How does an approximate simulator work?

The simulations do not collapse the superpositions before the actual measurements - if the superpositions were collapsed in an intermediary state of the circuit, there can be no simulations of all things that make a quantum computer 'quantum' - entanglement, interference etc.

For simplicity, if we assume the measurement to take place at the very end of the circuit, just before the measurement the entire state of the system is known (which would be a $$2^{n} \times 2^{n}$$ density matrix; however you can use various insights and tricks to reduce the memory usage. It will always be exponential though.)

A measurement is then a random draw from the distribution of possible measurement outcomes, weighted to their probabilities. For a statevector, this is of course the $$|\alpha|$$'s and $$|\beta|$$'s. For density matrices, it is a bit more intricate as you use projection matrices.

• Thanks for the response. It sounds like real quantum circuits have noise, so qiskit by default adds a realistic amount of noise to the simulation. I tried running statevector_simulator, and usually I got {'00': 2, '11': 2}. That makes sense. But occasionally I got {'11': 1, '00': 3}! What's going on? I thought the statevector_simulator was supposed to be exact, zero noise. I would expect it to output something like {'00': 0.5, '11': 0.5} every time. – Brian Malehorn Jun 10 '20 at 6:47
• You're welcome! Using the .counts() method of the result object will still draw from the probability distribution based on the state vector. The .get_statevector() method (of the results object) will return the proper statevector, if you have used the statevector simulator. See also: qiskit.org/textbook/ch-states/representing-qubit-states.html; section 1.3. I've also updated the answer with this information. – JSdJ Jun 10 '20 at 7:18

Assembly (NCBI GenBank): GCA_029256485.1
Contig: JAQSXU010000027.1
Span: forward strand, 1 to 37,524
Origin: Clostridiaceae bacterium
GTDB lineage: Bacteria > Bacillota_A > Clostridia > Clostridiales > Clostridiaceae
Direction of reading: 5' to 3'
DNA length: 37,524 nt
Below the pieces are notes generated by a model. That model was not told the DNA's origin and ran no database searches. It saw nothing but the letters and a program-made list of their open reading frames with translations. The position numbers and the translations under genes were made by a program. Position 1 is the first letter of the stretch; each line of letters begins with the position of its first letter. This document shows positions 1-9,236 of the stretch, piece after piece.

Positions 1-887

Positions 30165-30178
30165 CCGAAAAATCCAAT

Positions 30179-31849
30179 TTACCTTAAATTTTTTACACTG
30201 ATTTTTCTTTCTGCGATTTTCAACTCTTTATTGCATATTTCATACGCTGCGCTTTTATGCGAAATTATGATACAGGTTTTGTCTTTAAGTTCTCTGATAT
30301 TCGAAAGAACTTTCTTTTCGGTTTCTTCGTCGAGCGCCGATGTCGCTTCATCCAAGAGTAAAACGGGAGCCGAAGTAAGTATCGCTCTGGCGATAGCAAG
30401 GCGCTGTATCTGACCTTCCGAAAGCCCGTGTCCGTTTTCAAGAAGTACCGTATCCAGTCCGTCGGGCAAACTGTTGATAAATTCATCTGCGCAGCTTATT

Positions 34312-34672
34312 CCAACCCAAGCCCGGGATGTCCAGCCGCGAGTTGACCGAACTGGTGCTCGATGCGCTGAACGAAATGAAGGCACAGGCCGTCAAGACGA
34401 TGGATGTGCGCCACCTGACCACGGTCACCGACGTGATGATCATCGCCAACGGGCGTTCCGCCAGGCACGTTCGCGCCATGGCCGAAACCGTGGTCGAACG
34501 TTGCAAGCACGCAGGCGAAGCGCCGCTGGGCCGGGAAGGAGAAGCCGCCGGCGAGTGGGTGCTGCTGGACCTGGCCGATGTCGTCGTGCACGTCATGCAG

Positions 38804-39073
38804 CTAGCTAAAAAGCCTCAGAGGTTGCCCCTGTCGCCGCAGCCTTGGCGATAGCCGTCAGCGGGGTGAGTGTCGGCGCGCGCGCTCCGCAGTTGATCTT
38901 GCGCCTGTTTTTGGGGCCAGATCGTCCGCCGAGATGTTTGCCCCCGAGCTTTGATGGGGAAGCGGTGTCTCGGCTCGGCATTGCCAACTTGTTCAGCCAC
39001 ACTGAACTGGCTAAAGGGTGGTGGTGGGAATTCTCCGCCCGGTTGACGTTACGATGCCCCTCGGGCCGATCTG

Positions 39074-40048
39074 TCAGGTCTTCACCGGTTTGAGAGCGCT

• Thanks, that worked! I've added the exact solution as another answer. – Brian Malehorn Jun 11 '20 at 16:22

Here's how you can use statevector_simulator to get an exact answer:

import numpy as np
from qiskit import QuantumCircuit, execute, Aer
from qiskit.visualization import plot_histogram

# Use Aer's statevector_simulator
simulator = Aer.get_backend("statevector_simulator")

# Create a Quantum Circuit acting on the q register
circuit = QuantumCircuit(2, 2)

# Add a H gate on qubit 0
circuit.h(0)

# Add a CX (CNOT) gate on control qubit 0 and target qubit 1
circuit.cx(0, 1)

# Execute the circuit on the qasm simulator
job = execute(circuit, simulator)

# Grab results from the job
result = job.result()

out_state = result.get_statevector()
print([abs(q ** 2) for q in out_state])


Running this prints:

[0.5000000000000001, 0.0, 0.0, 0.4999999999999999]


So 00 occurred 50% of the time, and 11 occurred 50% of the time. The minor error is due to floating point rounding.